We’re installing stock door handles, and we’re going to try to get them as close to the stock location as possible. We took measurements off Robert Rowe’s steel ’32. The only thing we’re missing is hinges, but I think it’s ok because we have an aluminum steering box. Some parts of this car are going to be old looking, some are going to be new looking. P.S. It’s our car. We used masking tape in the approximate location of the handle. Masking tape is always a good thing to have when you’re building a street rod.
We used a caliper to scribe a line in the masking tape at the right length in from the edge of the door. Stock door handles had the mounting plate screws parallel to the front door edge.
We did the same thing on the inside, although our plans changed later. The line of tape going down is where the window channel is. It’s a good idea to keep that in mind so you don’t plan to put your latch where there will be interference later.
Hot Rod Latch
We sliced, diced, welded, and made it work. The silver thing is the door handle mounting kit from Rocky Hinge. Part #HL001. We ended up welding it right to the bearclaw latch, because we wanted the door handle as close to the stock location as possible. The other thing we wanted was a bit of delay in the handle rotation before the latch was tripped, so that the handle isn’t as touchy as the latch. The short stroke is great for power actuators, but not so great for human powered handles- you drop a booger on the handle and you’ll trip the latch. That’s why there’s the gap between the “actuation cylinder” and the arm on the latch. One more thing to keep in mind: the door jamb is not perpendicular to the ground. If you weld the door handle mounting piece perpendicular to the latch, the handle will be drooping towards the ground. Measure the angle between a body line and the angle of the front of the door, then transfer that to the latch.
Continue reading “’32 Update: Installing the Door Handles (article 8, archived)” »
The Bear deck lid has a recessed rectangle that’s a good place to start for an access hole. I put masking tape around the inside perimeter of the hole, and will cut out the area inside the tape. This way, we can make up an aluminum cover later on to hide the hole, and it will be recessed. I’ve got the center marked on the other piece of tape.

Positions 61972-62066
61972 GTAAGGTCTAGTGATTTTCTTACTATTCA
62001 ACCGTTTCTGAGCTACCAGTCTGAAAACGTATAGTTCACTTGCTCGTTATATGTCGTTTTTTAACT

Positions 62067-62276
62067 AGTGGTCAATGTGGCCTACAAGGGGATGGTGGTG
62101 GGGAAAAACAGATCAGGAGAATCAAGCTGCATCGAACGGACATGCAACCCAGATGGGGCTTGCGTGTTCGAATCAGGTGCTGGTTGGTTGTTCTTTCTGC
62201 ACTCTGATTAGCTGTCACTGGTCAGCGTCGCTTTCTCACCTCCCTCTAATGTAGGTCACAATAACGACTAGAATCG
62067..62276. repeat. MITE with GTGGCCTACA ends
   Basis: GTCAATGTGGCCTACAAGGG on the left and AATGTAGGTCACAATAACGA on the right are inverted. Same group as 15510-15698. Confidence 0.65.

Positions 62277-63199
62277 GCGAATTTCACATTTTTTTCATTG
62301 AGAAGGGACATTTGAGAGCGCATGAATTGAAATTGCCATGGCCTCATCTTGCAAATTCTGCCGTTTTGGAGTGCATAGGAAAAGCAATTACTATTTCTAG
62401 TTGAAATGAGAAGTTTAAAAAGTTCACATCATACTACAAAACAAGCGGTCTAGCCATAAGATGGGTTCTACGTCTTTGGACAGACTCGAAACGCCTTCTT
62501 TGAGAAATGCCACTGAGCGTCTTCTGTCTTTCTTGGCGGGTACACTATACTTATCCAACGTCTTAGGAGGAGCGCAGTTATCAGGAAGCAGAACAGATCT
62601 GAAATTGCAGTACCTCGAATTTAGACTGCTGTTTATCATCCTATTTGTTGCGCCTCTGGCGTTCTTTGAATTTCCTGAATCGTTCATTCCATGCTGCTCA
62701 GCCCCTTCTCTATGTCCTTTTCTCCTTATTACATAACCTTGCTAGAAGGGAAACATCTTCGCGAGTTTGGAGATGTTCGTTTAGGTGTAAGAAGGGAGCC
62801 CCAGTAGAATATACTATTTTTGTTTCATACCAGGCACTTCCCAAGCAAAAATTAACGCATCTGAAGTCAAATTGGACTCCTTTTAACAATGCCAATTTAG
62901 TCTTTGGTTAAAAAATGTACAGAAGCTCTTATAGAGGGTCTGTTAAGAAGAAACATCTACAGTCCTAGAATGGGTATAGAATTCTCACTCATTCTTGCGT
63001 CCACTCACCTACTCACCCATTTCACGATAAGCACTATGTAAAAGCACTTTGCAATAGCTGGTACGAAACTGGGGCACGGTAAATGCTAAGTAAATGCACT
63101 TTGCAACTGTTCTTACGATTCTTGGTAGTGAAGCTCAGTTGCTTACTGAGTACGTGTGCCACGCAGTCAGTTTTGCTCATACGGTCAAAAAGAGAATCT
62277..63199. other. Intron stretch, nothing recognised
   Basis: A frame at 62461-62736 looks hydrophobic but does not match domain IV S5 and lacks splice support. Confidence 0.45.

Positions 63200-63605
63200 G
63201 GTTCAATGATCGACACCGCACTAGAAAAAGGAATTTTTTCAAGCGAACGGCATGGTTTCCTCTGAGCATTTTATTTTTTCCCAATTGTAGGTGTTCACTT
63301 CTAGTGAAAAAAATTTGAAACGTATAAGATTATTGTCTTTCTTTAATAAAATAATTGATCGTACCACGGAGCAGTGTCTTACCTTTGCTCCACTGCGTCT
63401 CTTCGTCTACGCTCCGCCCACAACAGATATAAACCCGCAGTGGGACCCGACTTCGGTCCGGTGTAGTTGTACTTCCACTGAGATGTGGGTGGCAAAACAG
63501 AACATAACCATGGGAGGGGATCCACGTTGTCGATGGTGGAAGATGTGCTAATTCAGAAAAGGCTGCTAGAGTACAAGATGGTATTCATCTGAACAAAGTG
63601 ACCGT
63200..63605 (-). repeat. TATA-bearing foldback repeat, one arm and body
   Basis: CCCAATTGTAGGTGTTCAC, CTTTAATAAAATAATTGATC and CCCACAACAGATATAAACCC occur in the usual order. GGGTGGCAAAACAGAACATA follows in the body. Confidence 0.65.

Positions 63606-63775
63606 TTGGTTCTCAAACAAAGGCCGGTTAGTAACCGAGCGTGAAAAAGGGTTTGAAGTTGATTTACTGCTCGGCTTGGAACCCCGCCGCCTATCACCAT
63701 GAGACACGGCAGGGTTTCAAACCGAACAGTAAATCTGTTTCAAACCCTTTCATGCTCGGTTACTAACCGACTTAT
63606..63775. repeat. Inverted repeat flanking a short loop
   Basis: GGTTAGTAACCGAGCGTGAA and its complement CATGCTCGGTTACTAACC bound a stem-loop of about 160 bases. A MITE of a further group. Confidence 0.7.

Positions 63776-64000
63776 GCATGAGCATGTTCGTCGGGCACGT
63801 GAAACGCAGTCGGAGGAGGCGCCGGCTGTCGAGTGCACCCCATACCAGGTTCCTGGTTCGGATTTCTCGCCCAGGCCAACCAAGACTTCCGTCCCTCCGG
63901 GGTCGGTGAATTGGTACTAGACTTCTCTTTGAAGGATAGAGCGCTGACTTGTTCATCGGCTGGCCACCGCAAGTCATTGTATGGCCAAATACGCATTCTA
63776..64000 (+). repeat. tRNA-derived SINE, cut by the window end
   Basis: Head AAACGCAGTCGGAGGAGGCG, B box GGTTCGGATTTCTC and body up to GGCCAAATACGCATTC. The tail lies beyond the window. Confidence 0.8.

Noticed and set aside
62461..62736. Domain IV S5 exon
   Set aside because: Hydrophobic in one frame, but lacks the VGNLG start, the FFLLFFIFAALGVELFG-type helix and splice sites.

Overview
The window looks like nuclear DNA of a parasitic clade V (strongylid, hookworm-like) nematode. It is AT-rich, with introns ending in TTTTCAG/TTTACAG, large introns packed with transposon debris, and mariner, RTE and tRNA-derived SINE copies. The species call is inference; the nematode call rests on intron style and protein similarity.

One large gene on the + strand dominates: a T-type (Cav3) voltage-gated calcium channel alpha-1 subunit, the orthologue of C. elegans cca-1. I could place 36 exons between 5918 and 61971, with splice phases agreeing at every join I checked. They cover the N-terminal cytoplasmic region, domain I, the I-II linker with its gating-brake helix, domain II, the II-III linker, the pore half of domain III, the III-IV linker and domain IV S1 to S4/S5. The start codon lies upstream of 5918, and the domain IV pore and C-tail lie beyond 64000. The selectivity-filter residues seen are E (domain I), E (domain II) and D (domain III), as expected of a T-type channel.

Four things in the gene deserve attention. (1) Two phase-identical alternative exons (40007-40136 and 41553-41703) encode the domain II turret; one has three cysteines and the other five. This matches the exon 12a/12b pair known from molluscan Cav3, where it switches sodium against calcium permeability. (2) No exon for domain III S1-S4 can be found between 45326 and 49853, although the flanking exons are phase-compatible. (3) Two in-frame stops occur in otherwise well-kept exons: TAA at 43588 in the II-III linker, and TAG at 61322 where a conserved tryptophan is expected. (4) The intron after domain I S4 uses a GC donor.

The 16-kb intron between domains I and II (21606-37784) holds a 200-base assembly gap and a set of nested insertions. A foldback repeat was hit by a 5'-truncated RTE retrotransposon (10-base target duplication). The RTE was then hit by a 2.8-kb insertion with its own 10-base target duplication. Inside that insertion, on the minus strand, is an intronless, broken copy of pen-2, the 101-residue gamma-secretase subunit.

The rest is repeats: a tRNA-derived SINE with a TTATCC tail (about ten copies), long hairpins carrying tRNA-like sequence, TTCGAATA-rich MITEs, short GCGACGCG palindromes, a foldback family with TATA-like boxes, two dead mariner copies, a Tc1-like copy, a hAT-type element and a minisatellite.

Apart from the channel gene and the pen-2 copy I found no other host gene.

The time consuming part of the deck lid latch is getting the slot in the correct spot. Mark the area with masking tape, measure your mounting hole centers, then figure out where the sweep of the “flag” is going to be. The distance from the flag to the outside of the deck lid is very important in our case, because we’re not using the bracket that goes on the body. We’re going to mount the handle so that the ‘flag’ will brush against the inside lip of the trunk when it’s closed. That way, there won’t be anything for the suitcases to catch on! I can’t possibly explain all the little dimensions I had to take- just remember to allow for the thickness of the fiberglass, and also the curvature of the trunk lid.
Voila… pretty trick, eh?! We’ll be using flathead allen bolts to clean it up even more.
Continue reading “’32 Update: Trunk Latch/ Handle Installation (article 9, archived)” »
Here I will make a latch for the trunk handle. The mechanism that came attached to the piece from Vintique isn’t long enough to do what we want done. In our application, because we don’t want anything really protruding into the trunk space (as in a plate for the latch to hook on), we wanted to add length to the original “mailbox flag” to make it long enough to tuck inside the lower lip of the body (or roll pan… not sure what to call it). It won’t latch into anything, but because the trunk lid swings out before it swings up, it shouldn’t need a hook and latch.
The tricky part is going to be making sure the “flag” is in the exact location we need it to be in so that the lid isn’t too loose, or too tight. This was done in the last article. So now, we’re just going to install it and hope I didn’t mess up the measurements too badly!
I started with a length of 1/8″ rod. I was originally going to make the locking “flag” out of 1/8″ plate, but I found this bar and the plate didn’t stand a chance. I cleaned it up a bit with a ScotchBrite pad.
The starting bend was made around a 1-1/2″ x 1-1/2″ tube that I clamped in the vise. The other bends were done around a 3/4″ bar, with a set of pliers to bring the 1/8″ bar in tight to the 3/4″ bar.
Continue reading “’32 Update: Trunk Lock (article 10, archived)(video added)” »
This is the kit we’ll be using to protect the occupants: it’s the Rocky Hinge manual kit. They also have one that’s controlled with an actuator. It’s so easy to install, even if you lose their excellent instructions. What I like about it is all the dimensions are “major” fractions. You won’t have to worry about whether you’re counting 32nds or 64ths; all the dimensions you need to know are either 1/2″, 1-1/2″, etc. It comes with led lights and a built in switch that will tell you when the pin is either in or out.
I decided to put it in the middle of the door because I was afraid the latch would get kicked if it was down near the floor. This way, it’s in line with the door pin too. Just slab some masking tape on there, and drill some holes.
To find the location of the hole that needs to be in the door, I put some tape around where I thought it would be. I mounted the unit, closed the door, and drove the pin against the door a few times to mark the tape. I decided to put the main unit in the kick panel for one major reason: if it’s accidentally switched when the door is open, the pin won’t hit the outside of the car.
The knob comes in a brushed aluminum finish, but I painted it black to blend in. The stainless bolts are standard.
I ground a flat where the set screw in the knob tightens on the shaft so it was oriented to be pointing towards the door when it’s locked.